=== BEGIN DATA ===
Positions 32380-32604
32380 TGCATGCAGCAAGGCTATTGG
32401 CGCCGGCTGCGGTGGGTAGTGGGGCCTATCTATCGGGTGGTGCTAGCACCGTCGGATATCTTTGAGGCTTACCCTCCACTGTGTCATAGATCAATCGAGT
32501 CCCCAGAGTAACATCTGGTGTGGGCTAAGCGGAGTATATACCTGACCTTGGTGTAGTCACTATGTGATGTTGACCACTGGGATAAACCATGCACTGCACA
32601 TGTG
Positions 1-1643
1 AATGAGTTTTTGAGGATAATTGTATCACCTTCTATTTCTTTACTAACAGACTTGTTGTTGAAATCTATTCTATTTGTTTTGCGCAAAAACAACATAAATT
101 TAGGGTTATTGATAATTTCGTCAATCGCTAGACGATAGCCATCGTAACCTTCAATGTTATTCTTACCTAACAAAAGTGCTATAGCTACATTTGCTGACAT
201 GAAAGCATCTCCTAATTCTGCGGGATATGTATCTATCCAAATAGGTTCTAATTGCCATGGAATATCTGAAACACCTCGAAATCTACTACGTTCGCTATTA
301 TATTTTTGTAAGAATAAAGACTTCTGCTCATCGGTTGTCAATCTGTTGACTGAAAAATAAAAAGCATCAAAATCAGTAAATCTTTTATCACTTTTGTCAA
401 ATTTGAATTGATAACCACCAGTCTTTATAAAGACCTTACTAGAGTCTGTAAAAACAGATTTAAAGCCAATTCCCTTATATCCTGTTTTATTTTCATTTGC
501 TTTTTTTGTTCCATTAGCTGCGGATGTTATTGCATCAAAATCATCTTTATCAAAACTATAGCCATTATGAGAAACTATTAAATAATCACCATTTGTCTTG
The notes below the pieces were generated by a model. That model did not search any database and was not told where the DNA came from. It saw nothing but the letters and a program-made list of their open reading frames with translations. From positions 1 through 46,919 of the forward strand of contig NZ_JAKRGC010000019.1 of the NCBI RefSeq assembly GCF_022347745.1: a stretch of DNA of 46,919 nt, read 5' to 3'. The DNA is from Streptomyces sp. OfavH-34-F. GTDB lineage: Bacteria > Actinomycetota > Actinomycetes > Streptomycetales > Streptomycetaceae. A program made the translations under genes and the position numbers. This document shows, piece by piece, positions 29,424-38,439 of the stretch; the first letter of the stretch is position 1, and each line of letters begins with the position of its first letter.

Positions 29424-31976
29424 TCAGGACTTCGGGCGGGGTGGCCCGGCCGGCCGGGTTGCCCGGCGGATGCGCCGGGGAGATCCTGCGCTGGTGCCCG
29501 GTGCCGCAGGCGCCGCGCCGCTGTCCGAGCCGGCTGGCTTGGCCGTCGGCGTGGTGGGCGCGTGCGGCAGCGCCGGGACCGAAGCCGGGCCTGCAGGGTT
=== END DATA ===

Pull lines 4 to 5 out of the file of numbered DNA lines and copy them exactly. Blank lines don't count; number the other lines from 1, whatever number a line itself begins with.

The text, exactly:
32501 CCCCAGAGTAACATCTGGTGTGGGCTAAGCGGAGTATATACCTGACCTTGGTGTAGTCACTATGTGATGTTGACCACTGGGATAAACCATGCACTGCACA
32601 TGTG